Disney is also producing a number of new shows for the service, including a live-action Star Wars series written and produced by Jon Favreau (Iron Man, The Jungle Book) called The Mandalorian. Not to mention spin-off shows featuring Tom Hiddleston's iconic Marvel trickster, Scarlet Witch and Vision, and possibly Hawkeye.
There's clearly plenty of scope for Disney to leverage its existing IP beyond the big screen, while its recent purchase of 20th Century Fox will also bring the entire Simpsons catalogue and more to the service.
Therein lies Netflix's greatest problem: franchises. Netflix licenses a lot of classic shows like the Office, Friends, and Arrested Development, but is trying to build up a library of original content to avoid difficult licensing negotiations and hefty distribution fees.
Paternot suggested Netflix would do fine "in the short to medium run, but were likely to be pushed into a "narrower content lane" as they lose out on Disney-branded franchises.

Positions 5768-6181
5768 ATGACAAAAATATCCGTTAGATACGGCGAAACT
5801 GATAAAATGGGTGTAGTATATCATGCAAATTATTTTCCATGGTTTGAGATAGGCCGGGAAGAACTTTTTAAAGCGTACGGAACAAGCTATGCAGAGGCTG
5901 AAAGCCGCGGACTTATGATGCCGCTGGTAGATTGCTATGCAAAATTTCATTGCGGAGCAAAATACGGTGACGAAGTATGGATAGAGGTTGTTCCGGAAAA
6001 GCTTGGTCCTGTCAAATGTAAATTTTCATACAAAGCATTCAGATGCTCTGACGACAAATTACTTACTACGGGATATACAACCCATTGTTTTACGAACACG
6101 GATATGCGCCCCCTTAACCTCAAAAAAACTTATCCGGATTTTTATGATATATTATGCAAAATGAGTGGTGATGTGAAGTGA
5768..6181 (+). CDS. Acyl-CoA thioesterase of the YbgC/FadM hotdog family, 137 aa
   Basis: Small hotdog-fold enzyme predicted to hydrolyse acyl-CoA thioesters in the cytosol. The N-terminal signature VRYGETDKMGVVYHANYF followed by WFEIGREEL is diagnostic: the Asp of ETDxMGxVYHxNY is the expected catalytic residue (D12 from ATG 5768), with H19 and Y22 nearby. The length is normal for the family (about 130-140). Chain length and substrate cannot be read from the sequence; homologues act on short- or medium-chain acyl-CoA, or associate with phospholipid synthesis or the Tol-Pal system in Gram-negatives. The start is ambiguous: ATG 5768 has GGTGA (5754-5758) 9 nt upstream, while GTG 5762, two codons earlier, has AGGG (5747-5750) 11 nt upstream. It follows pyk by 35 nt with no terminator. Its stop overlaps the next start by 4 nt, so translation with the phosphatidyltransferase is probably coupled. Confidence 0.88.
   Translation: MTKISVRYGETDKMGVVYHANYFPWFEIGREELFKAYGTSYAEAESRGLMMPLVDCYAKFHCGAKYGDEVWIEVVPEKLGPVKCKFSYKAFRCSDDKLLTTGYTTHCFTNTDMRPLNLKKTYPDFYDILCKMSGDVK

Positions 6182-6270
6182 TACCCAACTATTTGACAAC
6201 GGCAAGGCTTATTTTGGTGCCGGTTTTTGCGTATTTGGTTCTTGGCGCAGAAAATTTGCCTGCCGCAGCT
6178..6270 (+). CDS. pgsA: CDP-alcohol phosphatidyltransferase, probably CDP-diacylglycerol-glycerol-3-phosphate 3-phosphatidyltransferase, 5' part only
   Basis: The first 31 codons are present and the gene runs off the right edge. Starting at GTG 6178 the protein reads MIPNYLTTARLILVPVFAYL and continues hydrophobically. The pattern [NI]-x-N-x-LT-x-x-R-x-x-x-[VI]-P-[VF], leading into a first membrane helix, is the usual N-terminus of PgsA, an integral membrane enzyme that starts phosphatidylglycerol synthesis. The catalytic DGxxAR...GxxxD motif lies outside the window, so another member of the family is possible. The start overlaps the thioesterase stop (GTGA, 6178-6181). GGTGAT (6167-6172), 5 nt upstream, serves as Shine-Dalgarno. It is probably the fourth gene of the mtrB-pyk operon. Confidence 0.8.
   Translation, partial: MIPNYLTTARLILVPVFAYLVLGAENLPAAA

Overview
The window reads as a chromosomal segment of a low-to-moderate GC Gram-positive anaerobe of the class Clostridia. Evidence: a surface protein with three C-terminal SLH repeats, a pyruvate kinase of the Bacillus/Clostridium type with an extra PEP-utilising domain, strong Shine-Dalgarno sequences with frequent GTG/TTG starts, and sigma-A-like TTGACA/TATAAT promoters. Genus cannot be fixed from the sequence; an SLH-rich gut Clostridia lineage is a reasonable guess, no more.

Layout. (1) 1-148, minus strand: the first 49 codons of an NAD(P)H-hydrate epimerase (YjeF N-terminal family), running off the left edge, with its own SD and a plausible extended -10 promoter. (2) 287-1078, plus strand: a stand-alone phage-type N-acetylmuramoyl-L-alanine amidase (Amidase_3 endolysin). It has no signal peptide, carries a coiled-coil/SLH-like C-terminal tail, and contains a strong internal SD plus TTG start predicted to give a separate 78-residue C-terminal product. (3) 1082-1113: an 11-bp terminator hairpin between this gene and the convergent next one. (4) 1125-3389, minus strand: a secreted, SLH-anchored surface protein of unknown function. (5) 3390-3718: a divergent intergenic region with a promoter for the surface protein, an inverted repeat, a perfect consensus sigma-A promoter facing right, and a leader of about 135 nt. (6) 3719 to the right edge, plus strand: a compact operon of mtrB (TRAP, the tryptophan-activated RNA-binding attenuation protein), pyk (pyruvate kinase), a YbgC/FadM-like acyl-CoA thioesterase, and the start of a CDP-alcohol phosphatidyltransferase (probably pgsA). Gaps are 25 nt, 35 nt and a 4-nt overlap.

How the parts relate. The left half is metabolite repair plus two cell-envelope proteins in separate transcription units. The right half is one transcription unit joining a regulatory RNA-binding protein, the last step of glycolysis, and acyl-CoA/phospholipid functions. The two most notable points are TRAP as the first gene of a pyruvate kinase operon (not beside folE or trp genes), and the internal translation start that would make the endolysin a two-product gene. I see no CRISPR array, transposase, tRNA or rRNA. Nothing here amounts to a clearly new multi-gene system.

With titles like Orange is the New Black, Master of None, Bojack Horseman, and GLOW on the Netflix platform, however, there are still some real must-watch titles not going anywhere. Not to mention over 100 Emmy nominations for various shows, and recent Oscars for last year's incredible Roma.
Netflix as a whole can feel like a matter of quantity over quality, but there are enough high-profile shows and variety to ensure most viewers will remain catered for.
- Star Wars on Disney Plus: old movies, new shows, and everything else to come
It's clear that Disney's streaming service has a lot going for it, with mammoth franchises like Star Wars, Marvel, and more creating a true pop culture entertainment hub.
The monthly subscription price is already pretty attractive, and gives you a month's worth of content for the price of buying a standalone Disney movie off iTunes or Rakuten TV. Of course, not everything from Disney's big franchises are here already – only 16 Marvel movies at launch, for instance, and the Spider-Man movies likely never to join them – and we don't know exactly how the catalogue might change or expand each month, in the vein of Netflix's ongoing curation or otherwise.
It's likely that Netflix will keep the edge with its sheer number of titles, and therefore more likelihood of having something for each of its users. Even with Disney's various acquisitions, Disney Plus is likely to be more of a niche proposition, and if you're not a die-hard Marvel fan or a parent needing some distracting Disney cartoons, it's hard to see Disney Plus becoming part of your daily routine in the same way as Netflix.
But if you've been persuaded by Disney Plus, here's how to cancel your Netflix subscription, once and for all.